France-headquartered Technicis has bought yet another language service provider (LSP), expanding into the Nordics and Northern Europe. Technicis’ latest acquisition and fourth of 2018 comes in the form of Finnish-headquartered AAC Global, which joins the group behind Textmaster, HL Trad and Telelingua, who were all acquired by Technicis earlier this year.
The terms of the deal were not disclosed but Technicis CEO Benjamin du Fraysseix told Slator that the acquisition was financed with a mix of debt and group cash.
Technicis has added more than USD 80m to its top line through acquisitions so far this year, which, on top of the company’s 2017 revenues (over USD 50m), puts the private-equity backed LSP on track to reaching 2018 revenues (pro-forma) of EUR 120m (USD 137.6m).
Technicis, which has been majority owned by French private equity firm Naxicap since 2016, has 820 employees globally, located across Europe (France, Belgium, Italy, Switzerland, Spain, Finland, Sweden, Denmark, Germany, the UK and the Czech Republic), North America (Canada and the United States) and Asia (China).
Increasing Customer Demand for Nordics
AAC Global, which was majority owned by Korona Invest with a few managers as minority stakeholders prior to the sale, has 130 employees working out of Finland, Sweden and Denmark.
AAC operates cross sector, and gives Technicis a new customer segment in the learning services vertical. “AAC makes a significant part of its turnover in training services, [which] creates a new line of services for the Group,” Technicis CEO Benjamin du Fraysseix told Slator in an email interview.
“AAC makes a significant part of its turnover in training services, [which] creates a new line of services for the Group.”
Of the rationale behind the acquisition, du Fraysseix also told Slator that AAC is a “great fit” since its “client portfolio is made mostly of companies in the Nordics, versus a limited amount for the rest of the Group.”
On the one hand, Technicis has been looking to move more into the Nordics, du Fraysseix said, while on the other hand, Technicis has seen “an increase in requests from our clients for expertise in Nordic languages for quite some time now.” And Technicis will now have access to AAC’s “strong and long established translator database in the Nordics, a great asset,” according to du Fraysseix.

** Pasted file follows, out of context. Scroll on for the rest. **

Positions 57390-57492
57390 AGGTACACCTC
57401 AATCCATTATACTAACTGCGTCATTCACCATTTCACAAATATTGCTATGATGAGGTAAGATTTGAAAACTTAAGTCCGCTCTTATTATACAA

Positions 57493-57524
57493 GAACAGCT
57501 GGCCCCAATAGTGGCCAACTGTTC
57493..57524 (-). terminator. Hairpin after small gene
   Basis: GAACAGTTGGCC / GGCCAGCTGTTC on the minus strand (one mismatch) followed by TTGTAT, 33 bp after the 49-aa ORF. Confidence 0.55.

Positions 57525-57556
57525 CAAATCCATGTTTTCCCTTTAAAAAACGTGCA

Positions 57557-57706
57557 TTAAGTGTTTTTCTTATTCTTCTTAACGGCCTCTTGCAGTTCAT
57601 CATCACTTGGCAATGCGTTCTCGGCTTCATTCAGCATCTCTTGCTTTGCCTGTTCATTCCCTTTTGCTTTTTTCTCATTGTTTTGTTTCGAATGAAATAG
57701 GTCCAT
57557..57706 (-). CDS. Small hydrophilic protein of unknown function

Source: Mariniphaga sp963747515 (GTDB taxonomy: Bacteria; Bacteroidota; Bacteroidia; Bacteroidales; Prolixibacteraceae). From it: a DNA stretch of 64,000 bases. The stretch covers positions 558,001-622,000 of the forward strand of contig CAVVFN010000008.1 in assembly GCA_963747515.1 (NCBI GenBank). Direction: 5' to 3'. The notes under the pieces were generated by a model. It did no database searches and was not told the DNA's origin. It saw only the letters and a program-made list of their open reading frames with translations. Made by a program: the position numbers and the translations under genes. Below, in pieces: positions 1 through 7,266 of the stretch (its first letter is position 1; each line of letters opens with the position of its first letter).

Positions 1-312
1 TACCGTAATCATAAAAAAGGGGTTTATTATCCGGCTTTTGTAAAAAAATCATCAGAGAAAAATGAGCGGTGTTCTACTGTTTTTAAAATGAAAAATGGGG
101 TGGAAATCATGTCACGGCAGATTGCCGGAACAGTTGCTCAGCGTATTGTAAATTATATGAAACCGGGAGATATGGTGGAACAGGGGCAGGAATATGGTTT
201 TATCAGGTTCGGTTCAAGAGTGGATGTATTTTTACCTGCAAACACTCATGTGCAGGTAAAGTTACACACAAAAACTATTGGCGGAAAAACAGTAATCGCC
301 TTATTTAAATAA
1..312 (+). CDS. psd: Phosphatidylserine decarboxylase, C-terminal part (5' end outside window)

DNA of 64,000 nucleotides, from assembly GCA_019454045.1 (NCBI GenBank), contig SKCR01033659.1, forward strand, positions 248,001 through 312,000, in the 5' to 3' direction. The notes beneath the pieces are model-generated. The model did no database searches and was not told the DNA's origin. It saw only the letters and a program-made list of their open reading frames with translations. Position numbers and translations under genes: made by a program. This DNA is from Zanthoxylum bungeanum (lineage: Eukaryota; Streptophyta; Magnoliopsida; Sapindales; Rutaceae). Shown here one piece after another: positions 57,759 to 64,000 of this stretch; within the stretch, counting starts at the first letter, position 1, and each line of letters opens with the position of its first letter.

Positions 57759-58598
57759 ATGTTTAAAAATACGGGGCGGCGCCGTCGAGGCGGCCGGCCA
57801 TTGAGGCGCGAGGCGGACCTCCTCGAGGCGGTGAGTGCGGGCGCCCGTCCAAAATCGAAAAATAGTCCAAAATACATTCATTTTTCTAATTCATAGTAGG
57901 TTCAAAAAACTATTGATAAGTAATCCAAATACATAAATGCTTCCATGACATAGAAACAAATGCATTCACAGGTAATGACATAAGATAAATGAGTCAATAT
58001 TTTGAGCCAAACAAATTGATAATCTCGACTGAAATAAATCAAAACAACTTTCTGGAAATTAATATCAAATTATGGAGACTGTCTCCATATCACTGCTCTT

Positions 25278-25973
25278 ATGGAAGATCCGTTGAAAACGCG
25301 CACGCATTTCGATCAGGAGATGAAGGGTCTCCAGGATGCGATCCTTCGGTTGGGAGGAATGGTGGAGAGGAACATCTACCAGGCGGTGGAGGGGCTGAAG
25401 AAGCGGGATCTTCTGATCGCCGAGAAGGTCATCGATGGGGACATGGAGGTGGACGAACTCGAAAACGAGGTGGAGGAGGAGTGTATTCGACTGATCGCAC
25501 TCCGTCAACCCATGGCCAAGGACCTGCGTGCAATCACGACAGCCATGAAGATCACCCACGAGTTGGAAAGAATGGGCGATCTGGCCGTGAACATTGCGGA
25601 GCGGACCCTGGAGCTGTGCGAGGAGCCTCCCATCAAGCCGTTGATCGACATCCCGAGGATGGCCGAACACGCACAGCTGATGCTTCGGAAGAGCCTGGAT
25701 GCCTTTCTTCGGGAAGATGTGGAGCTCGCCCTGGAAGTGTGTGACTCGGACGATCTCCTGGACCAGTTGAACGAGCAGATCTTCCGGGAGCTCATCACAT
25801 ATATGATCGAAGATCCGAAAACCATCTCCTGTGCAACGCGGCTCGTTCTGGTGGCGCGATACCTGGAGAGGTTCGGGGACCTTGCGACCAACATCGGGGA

Meanwhile, AAC Global CEO Petri Lehmus said that Technicis’s international presence and broader expertise will be of benefit to AAC’s existing customers. Whether or not Lehmus will stay on post-sale is “confidential information,” du Fraysseix told Slator in an email interview.
Acquiring and Consolidating
Despite du Fraysseix saying after his third acquisition of 2018 (Telelingua) that there would follow a time of “strong focus on consolidation” for Technicis, the CEO now says that he sees “no reason to stop” acquiring at this pace. Indeed, despite Technicis being the most aggressive non-listed acquirer in 2018, “we are currently quickly consolidating the teams, organizations, tools, KPIs, etc.,” du Fraysseix added.
The inner workings of AAC are somewhat of an unknown for Technicis, with du Fraysseix admitting that Techicis is “not familiar with the internal tools of the company.” Nonetheless, “it looks like the process, workflow and tools are very ‘in line’ with our existing structure,” he continued.
“Great companies cost more than bad ones, and we are always looking for great companies.”
Du Fraysseix told the SlatorCon London audience back in May 2018 that he had signed some 45 letters of interest since starting out on the M&A journey, meaning he is perhaps better placed than almost anyone to assess trends in pricing. Asked whether he was seeing an upward trend in pricing of LSPs, the Technixcis CEO said that “it depends on the size [and] internal growth of the acquired company,” and specified that “great companies cost more than bad ones, and we are always looking for great companies.”
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